© Revista Española de Ciencia Política, 2018. Studies on local interest groups have generated a considerable number of theories on urban power that have eventually become the basis of far-reaching approaches on democracy and collective action. Such literature has been especially concerned with discovering who governs the city, paving the way for discussions on elitism, pluralism and urban regimes. Some approaches consider that the business elite dominates local politics, while other theories assert that interests other than business (neighbors, environmentalists, faith-based organizations, civic groups) have been gaining relevance and access to local government. The POLLEADER survey (2006) provided data on the influence of certain social groups as perceived by mayors in Spain. Data showed that the local business community was, at best, as influential and active as voluntary associations. With recent data from the POLLEADER II survey (2015), this article confirms a certain pluralistic model of local power and, it considers the number of inhabitants and the Mayors' ideology as key factors to determine variation in the way interest groups' influence is perceived.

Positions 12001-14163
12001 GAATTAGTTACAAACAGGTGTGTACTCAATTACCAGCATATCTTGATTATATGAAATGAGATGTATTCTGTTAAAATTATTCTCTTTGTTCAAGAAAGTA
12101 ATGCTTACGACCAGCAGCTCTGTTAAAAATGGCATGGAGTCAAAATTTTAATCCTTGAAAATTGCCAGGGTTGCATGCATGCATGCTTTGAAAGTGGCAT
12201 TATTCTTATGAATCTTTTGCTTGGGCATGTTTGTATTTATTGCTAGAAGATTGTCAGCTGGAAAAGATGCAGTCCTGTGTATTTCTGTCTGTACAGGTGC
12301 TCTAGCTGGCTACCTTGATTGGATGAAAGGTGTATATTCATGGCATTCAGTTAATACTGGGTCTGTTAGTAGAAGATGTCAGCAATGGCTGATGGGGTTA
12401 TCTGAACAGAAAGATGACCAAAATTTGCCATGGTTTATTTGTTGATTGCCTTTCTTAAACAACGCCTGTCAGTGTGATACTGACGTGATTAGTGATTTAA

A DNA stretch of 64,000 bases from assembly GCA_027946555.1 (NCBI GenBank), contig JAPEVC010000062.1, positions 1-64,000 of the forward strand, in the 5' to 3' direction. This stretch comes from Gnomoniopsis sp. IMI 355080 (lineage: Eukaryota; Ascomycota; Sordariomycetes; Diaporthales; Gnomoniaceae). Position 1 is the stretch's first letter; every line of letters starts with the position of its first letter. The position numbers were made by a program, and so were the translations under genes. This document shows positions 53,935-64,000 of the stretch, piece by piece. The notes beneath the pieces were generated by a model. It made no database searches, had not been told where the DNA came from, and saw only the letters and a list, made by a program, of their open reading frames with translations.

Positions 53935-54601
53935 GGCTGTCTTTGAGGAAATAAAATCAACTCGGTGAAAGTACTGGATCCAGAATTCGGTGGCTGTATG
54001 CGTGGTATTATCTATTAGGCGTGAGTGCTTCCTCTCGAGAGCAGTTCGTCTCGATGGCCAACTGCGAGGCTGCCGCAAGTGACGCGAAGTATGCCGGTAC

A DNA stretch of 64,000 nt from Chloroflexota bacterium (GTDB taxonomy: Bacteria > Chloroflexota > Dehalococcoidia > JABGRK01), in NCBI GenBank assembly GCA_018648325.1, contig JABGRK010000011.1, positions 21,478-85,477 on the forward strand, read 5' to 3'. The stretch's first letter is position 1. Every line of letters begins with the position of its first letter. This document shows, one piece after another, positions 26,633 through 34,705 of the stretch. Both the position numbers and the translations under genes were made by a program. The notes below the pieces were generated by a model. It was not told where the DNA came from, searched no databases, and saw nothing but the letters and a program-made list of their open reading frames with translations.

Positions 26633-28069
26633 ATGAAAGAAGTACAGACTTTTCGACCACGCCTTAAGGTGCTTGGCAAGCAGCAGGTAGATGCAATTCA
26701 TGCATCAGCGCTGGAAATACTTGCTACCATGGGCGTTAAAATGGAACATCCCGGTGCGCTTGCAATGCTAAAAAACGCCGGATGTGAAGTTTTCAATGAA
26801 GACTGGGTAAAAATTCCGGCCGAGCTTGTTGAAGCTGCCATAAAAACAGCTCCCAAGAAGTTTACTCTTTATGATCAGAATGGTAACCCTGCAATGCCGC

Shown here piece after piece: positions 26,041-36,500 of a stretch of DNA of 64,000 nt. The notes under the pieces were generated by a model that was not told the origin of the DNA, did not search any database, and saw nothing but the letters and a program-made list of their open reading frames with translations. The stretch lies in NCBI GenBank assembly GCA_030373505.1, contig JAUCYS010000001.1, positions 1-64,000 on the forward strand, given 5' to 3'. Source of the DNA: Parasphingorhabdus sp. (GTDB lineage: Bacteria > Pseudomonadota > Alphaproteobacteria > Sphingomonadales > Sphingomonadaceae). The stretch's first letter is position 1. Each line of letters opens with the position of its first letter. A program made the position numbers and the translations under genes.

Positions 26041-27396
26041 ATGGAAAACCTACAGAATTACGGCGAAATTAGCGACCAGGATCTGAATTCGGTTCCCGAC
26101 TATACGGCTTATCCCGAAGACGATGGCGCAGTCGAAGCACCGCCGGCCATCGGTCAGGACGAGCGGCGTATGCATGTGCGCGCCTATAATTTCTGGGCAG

- Interest groups